Pity poor Coldplay! Not a single Brit award, despite all those nominations, writes the Telegraph today. Still, to distract themselves from their catalogue of failure, they headlined this late-night gig which simultaneously marked the 15th anniversary of the War Child charity while boosting brand awareness for the newly-named O2 Shepherds Bush Empire, now part of the O2/Live Nation juggernaut.
They took the stage after a rousing introduction from Al "Pub Landlord" Murray, who declared them "probably the greatest band in the world since Queen". But Chris Martin seemed not entirely chuffed with his band's timetable of disaster at Earls Court ("We lost all the Brits and it's been a s--- day, frankly," he grunted at one point), which may have accounted for the distracted air of his performance. He skidded across the stage on one leg, whirled on the spot and bent over backwards as if afflicted with St Vitus' Dance, while nervously jabbering a mixture of nonsense and expletives into the microphone.
However, in between, the band managed to gather their senses sufficiently to whip through a compressed set of Coldplavian highlights. They pulled off the ballad-to-hard-rock switch in 42 with aplomb, waxed soulful in Yellow and In My Place, and wheeled out a timpani and a large bell for drummer Will Champion to wallop in Viva La Vida. But they had the most fun singing along with Gary Barlow on Take That's poptabulous Back for Good, which went over big with a small-hours audience by now beginning to resemble a well-refreshed wedding party.
The show had started with an opening set from fellow Brits under-achievers the Killers. With their mix of disco, glam and Eighties rock, they're like a freak amalgam of the Cars and the Scissor Sisters, not least when Brandon Flowers is prancing about wearing feathery epaulettes, but they know how to bash out a chorus.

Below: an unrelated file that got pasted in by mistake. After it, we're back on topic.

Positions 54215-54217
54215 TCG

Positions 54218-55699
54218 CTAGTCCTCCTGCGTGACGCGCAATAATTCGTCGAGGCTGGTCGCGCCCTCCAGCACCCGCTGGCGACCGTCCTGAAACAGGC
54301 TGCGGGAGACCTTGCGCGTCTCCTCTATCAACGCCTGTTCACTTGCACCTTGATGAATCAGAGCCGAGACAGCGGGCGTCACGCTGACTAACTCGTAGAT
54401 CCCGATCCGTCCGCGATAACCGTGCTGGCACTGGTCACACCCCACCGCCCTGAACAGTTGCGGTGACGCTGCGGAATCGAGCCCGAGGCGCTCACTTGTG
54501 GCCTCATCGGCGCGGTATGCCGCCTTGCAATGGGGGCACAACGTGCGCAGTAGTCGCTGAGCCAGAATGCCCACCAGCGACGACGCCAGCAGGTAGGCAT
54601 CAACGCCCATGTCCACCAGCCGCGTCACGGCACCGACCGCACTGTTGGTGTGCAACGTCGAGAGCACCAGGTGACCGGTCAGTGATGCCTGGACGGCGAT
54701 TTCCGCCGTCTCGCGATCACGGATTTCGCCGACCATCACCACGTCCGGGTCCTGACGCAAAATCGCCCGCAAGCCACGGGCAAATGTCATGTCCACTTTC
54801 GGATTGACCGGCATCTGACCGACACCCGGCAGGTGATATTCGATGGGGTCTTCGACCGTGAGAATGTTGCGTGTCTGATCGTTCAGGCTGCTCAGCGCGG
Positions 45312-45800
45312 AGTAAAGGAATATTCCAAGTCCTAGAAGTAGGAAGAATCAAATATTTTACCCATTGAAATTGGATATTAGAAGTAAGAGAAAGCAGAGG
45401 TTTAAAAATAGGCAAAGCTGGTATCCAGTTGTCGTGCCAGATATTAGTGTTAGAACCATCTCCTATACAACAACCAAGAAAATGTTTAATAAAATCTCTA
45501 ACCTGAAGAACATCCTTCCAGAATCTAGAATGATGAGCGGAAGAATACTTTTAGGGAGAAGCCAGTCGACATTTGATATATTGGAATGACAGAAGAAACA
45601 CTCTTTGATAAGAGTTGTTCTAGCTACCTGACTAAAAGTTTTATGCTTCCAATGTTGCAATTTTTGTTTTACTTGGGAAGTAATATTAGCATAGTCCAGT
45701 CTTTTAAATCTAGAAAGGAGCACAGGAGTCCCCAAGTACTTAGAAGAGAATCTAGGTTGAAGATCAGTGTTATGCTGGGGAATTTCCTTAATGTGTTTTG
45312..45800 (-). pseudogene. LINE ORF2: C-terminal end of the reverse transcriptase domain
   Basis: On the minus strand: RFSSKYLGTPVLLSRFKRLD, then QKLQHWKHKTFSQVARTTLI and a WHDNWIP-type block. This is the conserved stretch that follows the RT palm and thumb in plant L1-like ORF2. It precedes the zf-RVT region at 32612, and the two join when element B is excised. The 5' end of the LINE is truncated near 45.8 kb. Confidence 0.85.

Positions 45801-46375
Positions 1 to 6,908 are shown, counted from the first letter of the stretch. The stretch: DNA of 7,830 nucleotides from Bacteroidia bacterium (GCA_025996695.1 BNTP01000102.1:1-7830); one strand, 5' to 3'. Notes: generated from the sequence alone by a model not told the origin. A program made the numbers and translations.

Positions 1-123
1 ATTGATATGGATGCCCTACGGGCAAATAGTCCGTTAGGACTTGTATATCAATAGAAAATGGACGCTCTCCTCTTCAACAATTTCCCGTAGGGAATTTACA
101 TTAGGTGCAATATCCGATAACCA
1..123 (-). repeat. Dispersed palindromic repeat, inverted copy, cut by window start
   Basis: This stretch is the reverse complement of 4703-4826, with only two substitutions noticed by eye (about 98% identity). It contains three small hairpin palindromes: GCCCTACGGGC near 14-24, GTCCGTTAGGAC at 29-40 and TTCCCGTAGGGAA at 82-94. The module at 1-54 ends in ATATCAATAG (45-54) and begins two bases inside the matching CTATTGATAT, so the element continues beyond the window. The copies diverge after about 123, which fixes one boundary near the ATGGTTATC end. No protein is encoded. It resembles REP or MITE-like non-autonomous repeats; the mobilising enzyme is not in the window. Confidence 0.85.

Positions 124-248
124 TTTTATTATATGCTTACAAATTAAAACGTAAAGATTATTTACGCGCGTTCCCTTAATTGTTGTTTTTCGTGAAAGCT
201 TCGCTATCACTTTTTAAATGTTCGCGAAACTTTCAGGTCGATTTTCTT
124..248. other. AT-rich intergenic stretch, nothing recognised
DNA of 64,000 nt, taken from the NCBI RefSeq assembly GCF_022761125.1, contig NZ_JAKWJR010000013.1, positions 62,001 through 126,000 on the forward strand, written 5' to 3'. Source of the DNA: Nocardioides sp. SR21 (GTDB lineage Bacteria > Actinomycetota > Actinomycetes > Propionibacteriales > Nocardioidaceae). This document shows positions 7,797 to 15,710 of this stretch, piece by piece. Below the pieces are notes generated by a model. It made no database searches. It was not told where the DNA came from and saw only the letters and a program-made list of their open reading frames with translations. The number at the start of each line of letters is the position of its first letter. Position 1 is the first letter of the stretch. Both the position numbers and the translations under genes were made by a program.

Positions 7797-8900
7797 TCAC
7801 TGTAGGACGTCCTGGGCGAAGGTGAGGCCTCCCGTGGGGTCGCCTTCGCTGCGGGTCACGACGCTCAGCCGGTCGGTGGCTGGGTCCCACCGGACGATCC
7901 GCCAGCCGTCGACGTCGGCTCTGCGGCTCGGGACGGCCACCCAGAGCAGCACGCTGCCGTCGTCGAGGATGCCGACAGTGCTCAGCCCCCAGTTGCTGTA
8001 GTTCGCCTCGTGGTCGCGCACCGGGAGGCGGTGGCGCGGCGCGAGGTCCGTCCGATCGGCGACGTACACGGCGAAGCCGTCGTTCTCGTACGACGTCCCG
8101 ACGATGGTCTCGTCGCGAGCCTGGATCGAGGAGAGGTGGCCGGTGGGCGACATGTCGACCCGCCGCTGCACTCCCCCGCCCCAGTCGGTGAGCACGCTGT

They did this to gale-force effect in Somebody Told Me, the evergreen Mr Brightside and Read My Mind, though Are We Human will always be nonsense however much they wind up its palpitating amyl-nitrate beat ("Are we human or are we dancer"? Pull yourself together, man).
For the grand finale, the entire cast joined forces for the Killers' All These Things That I've Done, which afforded the once-in-a-lifetime spectacle of Flowers, Gary Barlow, Chris Martin and a suddenly-materialising Bono lined up across the stage bawling "I got soul but I'm not a soldier." It sounded awful, but it was a camera-phone moment to die for.
Source: The Daily Telegraph
You can see the full War Child photo album at the Coldplaying Gallery here [more to be added over the next 24 hours)